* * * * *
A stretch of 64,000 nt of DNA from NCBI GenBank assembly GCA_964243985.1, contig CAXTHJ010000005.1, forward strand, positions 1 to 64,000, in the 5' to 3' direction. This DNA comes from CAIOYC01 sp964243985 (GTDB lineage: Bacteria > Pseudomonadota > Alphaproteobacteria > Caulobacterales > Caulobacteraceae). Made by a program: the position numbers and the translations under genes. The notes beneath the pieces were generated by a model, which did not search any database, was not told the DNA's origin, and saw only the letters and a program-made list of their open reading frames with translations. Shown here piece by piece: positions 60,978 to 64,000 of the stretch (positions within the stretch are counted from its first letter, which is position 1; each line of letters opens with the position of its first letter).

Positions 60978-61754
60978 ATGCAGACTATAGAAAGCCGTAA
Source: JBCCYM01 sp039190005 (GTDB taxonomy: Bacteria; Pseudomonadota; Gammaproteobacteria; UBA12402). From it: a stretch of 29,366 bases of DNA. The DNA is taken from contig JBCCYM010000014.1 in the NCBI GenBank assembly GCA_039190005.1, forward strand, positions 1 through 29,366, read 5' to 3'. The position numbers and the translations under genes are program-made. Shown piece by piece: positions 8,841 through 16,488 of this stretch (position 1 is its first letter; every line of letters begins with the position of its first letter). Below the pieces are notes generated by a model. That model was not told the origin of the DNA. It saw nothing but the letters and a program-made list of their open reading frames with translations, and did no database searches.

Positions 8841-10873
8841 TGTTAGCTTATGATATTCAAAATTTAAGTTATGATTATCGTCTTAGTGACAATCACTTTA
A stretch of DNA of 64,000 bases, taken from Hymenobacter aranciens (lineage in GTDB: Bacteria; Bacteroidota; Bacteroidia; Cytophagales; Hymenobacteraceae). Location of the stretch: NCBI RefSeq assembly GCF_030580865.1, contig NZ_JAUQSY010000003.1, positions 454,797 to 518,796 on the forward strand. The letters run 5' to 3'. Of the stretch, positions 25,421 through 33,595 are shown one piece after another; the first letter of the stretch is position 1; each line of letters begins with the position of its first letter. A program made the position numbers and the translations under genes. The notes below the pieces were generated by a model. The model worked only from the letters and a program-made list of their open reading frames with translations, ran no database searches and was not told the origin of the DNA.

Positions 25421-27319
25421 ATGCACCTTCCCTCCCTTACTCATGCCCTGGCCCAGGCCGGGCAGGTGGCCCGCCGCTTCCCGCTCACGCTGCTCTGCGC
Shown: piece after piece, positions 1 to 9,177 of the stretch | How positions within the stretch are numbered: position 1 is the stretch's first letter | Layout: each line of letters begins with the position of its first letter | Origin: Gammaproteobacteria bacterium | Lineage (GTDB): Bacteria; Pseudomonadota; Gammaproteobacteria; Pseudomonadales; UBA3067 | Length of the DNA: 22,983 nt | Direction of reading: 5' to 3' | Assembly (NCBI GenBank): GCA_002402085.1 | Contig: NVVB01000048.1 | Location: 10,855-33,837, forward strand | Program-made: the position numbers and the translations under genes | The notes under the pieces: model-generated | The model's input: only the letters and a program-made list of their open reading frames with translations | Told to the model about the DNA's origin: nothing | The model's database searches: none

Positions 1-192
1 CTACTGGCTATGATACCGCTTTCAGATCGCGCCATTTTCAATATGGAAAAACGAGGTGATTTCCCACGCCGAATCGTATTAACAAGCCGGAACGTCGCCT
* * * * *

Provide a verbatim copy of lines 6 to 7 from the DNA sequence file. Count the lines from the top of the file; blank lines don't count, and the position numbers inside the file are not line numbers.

8841 TGTTAGCTTATGATATTCAAAATTTAAGTTATGATTATCGTCTTAGTGACAATCACTTTA
A stretch of DNA of 64,000 bases, taken from Hymenobacter aranciens (lineage in GTDB: Bacteria; Bacteroidota; Bacteroidia; Cytophagales; Hymenobacteraceae). Location of the stretch: NCBI RefSeq assembly GCF_030580865.1, contig NZ_JAUQSY010000003.1, positions 454,797 to 518,796 on the forward strand. The letters run 5' to 3'. Of the stretch, positions 25,421 through 33,595 are shown one piece after another; the first letter of the stretch is position 1; each line of letters begins with the position of its first letter. A program made the position numbers and the translations under genes. The notes below the pieces were generated by a model. The model worked only from the letters and a program-made list of their open reading frames with translations, ran no database searches and was not told the origin of the DNA.